Published:April 17, 2019
A key aim of modern metamorphic geochronology is to constrain precise and accurate rates and timescales of tectonic processes. One promising approach in amphibolite and granulite-facies rocks links the geochronological information recorded in zoned accessory phases such as monazite to the pressure–temperature information recorded in zoned major rock-forming minerals such as garnet. Both phases incorporate rare earth elements (REE) as they crystallize and their equilibrium partitioning behaviour potentially provides a useful way of linking time to temperature. We report REE data from sub-solidus amphibolite-facies metapelites from Bhutan, where overlapping ages, inclusion relationships and Gd/Lu ratios suggest that garnet and monazite co-crystallized. The garnet–monazite REE relationships in these samples show a steeper pattern across the heavy (H)REE than previously reported. The difference between our dataset and the previously reported data may be due to a temperature-dependence on the partition coefficients, disequilibrium in either dataset, differences in monazite chemistry or the presence or absence of a third phase that competed for the available REE during growth. We urge caution against using empirically-derived partition coefficients from natural samples as evidence for, or against, equilibrium of REE-bearing phases until monazite–garnet partitioning behaviour is better constrained.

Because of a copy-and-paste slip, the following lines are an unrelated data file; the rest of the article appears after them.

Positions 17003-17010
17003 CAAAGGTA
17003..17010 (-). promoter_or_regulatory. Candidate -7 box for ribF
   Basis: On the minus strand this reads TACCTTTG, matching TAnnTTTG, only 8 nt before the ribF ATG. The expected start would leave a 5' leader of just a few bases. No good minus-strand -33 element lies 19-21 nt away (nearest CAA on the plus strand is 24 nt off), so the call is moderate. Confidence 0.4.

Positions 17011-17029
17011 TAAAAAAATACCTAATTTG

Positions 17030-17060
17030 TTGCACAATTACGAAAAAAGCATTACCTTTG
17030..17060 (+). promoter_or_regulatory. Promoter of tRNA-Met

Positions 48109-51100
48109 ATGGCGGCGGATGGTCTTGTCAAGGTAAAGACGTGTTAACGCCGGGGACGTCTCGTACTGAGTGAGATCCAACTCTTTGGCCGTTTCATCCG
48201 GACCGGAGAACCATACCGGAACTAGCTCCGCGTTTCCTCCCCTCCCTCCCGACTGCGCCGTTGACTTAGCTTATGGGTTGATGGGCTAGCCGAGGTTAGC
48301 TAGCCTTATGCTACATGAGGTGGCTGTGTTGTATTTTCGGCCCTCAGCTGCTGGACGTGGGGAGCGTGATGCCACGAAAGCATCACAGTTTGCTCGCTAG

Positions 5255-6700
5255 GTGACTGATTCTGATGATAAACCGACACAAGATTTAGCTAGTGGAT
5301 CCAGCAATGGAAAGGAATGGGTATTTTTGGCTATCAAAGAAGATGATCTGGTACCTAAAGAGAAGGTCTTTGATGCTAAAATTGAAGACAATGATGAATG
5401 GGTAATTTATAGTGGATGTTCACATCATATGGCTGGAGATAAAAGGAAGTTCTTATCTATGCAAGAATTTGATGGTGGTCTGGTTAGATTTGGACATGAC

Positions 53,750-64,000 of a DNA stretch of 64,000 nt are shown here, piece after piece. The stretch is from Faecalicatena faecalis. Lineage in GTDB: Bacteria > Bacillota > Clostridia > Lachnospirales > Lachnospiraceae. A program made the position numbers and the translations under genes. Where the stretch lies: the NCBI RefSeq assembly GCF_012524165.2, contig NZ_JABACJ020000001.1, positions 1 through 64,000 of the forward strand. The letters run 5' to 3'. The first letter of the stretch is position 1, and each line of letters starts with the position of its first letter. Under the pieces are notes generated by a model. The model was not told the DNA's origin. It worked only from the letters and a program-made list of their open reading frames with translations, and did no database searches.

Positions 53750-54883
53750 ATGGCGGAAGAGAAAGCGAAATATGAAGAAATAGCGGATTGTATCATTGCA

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Metamorphic Geology: Microscale to Mountain Belts
CONTAINS OPEN ACCESS
In Earth evolution, mountain belts are the loci of crustal growth, reworking and recycling. These crustal-scale processes are unravelled through microscale investigations of textures and mineral assemblages of metamorphic rocks. Multiple episodes of metamorphism, re-equilibration and deformation, however, generally produce a complex and tightly interwoven pattern of microstructures and assemblages. Over the last two decades, the combination of advanced computing and technological capabilities with new concepts has provided a vast array of novel petrological tools and high-resolution/high-sensitivity techniques for microanalysis and imaging. Such novel approaches are proving fundamental to untangling the enigma represented by metamorphism with an unprecedented level of detail and confidence. As a result, the first decade and a half of this century has already seen the tumultuous development of new research avenues in metamorphic petrology. This book aims to provide a timely overview of the state of the art of this field, of newly developed petrological techniques, future advancements and significant new case studies.